Fundamentals could resurface after wrenching sell-off
NEW YORK: The dramatic sell-off on Wall Street through most of the past two weeks could signal a capitulation-type blowout, giving fundamentals the upper hand for the next week.
The current slide in stock prices, which on Friday briefly dragged the S&P 500 to levels not seen in more than a year, is reminiscent in breadth and tone of drop-downs seen during the Great Recession. Some argue the decline is warranted. In addition, the market has not seen the kind of sell-off in high volume that signals a capitulation, and the S&P 500 could enter a bear market, more than 9 percent below current levels.
From most indications the US economy is far from being in a recession, according to many market participants. The repricing in stocks could help the market shift back to fundamentals after years of focusing on the Federal Reserve and its ultra-low interest rate policy.
That is welcome news for some in the market who have seen stocks trade on variables other than economic data and company earnings. “I actually am encouraged to see the market drop so we can just get to fair value and take it from there, then it is really determined by the path of the economy, and profits and revenues,” said Jack Ablin, chief investment officer at BMO Private Bank in Chicago.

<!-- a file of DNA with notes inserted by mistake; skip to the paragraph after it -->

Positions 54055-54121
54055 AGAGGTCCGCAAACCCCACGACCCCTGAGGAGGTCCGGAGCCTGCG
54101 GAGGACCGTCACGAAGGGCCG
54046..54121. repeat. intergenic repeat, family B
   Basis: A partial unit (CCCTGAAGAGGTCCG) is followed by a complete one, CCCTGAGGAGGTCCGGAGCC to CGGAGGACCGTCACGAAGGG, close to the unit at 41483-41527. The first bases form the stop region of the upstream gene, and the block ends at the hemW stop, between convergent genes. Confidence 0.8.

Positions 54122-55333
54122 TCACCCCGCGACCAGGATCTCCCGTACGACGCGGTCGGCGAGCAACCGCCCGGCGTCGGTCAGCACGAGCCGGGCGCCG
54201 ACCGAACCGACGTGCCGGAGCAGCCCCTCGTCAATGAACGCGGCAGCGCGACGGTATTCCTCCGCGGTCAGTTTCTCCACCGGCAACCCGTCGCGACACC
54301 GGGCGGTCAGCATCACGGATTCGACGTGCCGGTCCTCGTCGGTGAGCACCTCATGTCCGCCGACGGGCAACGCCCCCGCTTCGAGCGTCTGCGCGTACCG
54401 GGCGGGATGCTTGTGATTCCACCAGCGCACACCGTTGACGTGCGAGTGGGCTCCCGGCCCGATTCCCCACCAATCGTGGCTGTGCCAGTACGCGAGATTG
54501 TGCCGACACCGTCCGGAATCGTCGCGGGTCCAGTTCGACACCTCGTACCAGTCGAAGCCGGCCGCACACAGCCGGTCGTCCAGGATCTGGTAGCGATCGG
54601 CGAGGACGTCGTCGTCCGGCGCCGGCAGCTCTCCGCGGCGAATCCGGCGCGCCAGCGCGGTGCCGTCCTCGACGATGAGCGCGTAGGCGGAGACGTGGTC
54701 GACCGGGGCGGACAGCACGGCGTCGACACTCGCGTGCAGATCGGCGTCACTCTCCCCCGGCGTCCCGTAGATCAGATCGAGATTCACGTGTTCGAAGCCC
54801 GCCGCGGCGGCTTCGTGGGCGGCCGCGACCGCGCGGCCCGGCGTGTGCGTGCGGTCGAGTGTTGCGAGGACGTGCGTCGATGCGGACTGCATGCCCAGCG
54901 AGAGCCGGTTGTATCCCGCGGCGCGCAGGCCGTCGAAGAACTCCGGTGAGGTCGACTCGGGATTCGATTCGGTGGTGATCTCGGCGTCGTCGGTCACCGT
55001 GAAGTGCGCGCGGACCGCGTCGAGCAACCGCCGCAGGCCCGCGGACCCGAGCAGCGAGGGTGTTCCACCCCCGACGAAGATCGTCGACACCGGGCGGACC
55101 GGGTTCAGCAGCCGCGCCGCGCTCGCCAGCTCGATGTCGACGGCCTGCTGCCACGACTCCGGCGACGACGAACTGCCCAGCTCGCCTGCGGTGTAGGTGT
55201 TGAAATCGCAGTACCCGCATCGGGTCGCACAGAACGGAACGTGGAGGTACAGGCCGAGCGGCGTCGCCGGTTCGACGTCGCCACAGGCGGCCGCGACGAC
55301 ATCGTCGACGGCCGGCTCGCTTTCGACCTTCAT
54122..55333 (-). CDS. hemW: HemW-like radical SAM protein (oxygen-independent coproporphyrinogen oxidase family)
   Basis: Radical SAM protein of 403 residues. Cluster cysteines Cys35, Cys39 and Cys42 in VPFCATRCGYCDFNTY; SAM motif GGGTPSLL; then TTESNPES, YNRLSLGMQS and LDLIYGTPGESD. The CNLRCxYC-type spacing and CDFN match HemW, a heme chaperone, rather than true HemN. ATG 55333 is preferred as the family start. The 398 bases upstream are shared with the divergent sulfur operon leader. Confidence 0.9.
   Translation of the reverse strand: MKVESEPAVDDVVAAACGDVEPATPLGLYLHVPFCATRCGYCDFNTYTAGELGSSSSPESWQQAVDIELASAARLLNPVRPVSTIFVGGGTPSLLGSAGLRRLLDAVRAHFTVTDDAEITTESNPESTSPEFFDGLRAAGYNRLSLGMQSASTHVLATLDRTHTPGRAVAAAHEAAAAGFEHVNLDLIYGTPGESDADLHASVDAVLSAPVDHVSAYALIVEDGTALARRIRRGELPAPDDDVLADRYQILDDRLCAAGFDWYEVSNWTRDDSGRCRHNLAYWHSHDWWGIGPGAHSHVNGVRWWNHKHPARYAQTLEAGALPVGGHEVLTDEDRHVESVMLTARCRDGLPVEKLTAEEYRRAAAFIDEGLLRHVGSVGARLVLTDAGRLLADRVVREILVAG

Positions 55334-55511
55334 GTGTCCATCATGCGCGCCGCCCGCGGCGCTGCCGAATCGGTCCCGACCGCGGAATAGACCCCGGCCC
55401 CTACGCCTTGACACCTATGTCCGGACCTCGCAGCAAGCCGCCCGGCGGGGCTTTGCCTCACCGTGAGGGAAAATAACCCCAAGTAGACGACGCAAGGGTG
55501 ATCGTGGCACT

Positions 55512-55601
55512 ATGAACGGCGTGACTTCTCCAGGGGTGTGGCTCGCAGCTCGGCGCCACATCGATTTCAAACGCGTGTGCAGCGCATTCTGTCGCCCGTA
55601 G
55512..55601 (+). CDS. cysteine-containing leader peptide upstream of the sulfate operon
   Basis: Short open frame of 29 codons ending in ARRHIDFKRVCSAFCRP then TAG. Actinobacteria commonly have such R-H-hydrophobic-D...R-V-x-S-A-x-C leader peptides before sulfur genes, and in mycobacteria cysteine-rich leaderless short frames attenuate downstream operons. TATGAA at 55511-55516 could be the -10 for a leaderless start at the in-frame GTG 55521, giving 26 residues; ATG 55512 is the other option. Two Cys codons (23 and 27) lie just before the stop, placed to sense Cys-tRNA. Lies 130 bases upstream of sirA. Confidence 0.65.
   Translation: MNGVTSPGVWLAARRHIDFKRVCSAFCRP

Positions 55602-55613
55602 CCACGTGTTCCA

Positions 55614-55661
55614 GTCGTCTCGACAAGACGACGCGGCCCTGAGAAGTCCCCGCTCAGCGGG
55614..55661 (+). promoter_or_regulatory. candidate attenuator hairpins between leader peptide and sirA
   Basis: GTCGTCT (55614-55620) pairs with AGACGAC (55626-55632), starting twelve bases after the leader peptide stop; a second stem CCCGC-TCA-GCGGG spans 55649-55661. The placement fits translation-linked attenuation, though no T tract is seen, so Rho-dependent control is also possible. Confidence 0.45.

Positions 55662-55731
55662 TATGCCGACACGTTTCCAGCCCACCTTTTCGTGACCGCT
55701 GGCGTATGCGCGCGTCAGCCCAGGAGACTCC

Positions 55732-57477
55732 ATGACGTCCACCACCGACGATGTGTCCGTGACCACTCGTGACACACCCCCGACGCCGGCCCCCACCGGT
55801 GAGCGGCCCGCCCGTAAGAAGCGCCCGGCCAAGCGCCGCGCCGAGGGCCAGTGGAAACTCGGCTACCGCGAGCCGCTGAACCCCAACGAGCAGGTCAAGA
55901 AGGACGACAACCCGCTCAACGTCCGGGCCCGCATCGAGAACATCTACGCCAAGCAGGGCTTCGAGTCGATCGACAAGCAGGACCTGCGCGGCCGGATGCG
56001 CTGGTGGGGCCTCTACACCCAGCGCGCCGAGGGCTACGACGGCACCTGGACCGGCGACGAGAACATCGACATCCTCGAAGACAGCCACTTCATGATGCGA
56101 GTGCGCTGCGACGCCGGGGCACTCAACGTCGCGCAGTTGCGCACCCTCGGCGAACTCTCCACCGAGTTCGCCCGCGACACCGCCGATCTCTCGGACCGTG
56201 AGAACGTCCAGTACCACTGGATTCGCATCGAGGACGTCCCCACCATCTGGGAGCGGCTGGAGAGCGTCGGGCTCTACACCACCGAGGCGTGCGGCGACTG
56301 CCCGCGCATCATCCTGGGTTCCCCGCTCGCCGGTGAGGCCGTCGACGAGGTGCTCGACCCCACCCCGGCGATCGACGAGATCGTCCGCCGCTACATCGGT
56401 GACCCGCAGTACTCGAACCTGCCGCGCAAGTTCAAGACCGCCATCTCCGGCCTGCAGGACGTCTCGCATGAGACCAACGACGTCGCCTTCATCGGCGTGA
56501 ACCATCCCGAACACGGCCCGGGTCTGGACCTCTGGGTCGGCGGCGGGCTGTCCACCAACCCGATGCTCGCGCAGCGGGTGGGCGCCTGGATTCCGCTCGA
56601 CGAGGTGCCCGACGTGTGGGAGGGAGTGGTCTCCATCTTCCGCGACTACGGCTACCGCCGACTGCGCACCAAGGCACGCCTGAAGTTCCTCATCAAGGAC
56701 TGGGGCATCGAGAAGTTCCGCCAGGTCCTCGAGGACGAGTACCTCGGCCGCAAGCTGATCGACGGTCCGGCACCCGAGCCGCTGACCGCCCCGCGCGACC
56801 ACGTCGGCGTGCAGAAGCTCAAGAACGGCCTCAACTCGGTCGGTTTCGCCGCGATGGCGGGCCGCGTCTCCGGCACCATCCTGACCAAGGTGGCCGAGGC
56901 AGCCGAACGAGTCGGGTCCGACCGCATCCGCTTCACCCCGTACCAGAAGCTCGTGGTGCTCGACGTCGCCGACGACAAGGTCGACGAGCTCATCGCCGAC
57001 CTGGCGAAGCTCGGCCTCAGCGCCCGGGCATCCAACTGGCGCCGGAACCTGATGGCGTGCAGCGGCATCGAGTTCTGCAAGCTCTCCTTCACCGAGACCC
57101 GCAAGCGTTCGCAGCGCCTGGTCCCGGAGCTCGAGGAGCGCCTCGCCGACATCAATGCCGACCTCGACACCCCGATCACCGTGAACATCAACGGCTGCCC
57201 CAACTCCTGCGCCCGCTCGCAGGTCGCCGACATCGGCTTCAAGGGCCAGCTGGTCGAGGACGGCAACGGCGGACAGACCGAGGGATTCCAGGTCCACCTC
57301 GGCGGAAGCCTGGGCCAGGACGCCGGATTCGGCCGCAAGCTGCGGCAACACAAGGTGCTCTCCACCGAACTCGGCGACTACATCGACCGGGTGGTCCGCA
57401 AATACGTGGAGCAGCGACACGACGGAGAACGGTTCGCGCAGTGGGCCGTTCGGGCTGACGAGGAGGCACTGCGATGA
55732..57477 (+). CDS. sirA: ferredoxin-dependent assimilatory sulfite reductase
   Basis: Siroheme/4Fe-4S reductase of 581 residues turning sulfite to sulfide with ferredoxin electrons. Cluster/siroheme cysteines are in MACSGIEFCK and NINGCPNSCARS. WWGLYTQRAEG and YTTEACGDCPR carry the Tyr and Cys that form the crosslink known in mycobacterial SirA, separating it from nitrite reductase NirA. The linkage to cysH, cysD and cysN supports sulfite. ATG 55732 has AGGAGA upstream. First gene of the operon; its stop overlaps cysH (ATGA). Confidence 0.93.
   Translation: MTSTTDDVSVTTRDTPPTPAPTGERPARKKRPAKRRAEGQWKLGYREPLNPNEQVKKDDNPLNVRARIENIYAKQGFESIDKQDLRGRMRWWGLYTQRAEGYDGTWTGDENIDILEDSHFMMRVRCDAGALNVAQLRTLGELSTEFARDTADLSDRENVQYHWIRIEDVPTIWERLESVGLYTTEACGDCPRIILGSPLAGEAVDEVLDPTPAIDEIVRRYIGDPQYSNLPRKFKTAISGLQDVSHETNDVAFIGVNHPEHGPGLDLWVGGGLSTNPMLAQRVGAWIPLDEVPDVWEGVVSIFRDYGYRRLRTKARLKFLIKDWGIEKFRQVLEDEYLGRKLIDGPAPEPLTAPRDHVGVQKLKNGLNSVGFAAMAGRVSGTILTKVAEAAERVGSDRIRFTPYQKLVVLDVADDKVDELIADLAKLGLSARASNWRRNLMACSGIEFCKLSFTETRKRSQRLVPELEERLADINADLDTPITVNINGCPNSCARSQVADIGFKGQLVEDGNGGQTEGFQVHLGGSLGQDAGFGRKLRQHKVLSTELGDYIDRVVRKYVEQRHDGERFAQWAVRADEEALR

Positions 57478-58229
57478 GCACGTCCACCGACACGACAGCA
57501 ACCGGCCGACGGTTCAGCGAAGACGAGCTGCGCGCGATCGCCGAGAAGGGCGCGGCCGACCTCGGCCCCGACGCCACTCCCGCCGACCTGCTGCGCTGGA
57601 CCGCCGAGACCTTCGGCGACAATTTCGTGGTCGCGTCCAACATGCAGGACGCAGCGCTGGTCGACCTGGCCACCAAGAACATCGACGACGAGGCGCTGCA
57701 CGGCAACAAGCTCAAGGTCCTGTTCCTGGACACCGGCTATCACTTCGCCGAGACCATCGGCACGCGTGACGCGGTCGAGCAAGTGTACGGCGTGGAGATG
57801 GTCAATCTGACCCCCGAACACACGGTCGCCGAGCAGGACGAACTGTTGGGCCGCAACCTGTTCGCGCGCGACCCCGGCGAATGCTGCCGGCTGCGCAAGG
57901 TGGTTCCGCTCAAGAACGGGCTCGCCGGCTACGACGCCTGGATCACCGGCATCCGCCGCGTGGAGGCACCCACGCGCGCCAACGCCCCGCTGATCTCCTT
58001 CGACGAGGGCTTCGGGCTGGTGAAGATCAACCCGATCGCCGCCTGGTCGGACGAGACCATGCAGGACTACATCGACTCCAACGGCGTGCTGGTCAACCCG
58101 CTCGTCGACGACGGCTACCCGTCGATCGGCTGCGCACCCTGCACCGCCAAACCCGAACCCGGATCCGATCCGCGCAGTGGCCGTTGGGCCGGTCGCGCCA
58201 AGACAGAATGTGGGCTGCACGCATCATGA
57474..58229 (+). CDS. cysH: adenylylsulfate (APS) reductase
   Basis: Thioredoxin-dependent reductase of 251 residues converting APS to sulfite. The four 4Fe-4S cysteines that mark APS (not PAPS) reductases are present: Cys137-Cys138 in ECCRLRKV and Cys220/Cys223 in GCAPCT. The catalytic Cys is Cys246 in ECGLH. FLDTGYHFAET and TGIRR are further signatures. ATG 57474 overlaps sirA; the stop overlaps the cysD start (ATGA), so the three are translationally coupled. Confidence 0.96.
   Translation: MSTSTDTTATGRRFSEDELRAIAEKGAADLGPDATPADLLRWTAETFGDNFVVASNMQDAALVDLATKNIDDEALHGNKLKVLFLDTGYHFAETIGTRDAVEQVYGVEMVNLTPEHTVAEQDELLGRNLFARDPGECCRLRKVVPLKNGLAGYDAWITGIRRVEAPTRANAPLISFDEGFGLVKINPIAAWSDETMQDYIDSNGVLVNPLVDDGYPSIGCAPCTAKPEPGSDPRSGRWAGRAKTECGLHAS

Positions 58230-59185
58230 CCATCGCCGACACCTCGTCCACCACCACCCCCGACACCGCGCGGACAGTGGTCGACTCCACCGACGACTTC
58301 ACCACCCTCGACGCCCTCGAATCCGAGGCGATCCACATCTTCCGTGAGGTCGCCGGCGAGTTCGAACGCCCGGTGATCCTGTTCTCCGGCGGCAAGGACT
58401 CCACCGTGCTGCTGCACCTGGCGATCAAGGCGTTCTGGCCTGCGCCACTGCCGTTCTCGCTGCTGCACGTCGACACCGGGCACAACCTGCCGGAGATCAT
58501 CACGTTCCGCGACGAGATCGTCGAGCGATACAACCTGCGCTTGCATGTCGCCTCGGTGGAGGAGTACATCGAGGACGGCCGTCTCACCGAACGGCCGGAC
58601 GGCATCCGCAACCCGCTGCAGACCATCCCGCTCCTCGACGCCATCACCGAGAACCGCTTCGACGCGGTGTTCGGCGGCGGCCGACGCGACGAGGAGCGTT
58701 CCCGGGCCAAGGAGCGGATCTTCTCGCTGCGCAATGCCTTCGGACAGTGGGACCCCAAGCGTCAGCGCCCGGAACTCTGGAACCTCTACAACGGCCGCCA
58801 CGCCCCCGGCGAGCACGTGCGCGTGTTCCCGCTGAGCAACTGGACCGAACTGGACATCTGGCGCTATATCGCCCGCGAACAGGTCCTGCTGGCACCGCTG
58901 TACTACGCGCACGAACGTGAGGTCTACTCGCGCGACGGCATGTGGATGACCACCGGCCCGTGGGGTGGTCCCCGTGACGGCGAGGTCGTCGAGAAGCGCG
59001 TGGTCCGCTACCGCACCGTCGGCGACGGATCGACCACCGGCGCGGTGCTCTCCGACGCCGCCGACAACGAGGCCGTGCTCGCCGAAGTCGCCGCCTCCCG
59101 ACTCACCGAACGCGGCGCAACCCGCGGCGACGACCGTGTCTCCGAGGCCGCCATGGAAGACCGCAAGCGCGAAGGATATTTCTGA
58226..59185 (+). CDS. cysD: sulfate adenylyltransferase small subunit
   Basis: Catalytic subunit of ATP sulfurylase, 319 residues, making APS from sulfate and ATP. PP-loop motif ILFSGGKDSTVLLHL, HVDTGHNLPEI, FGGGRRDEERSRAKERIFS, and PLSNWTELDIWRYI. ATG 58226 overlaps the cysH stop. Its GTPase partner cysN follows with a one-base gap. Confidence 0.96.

“To me, this is really a result of Fed influence, just a reversing of all this Fed intervention.” Many point to a slowdown in China’s economy and its expected weight on global growth as a reason for the slide in stocks and the 12-year lows in crude oil futures.
The Shanghai index .SSEC closed Friday at its lowest level since December 2014, down more than 20 percent from its November high and nearly 44 percent from its 2015 high.
“The spillover from China has been concentrated in crude oil and there are reports that commodity hedge funds have experienced a sharp increase in margin calls as the price of oil falls,” said Gail Dudack, chief investment strategist at Dudack Research Group in New York in a Friday note to clients.
“Typical of most margin unwindings, selling will flow into equity markets since stocks are often the most liquid assets in portfolios. This explains why movements in the (S&P 500) have been closely aligned with crude oil in recent weeks.”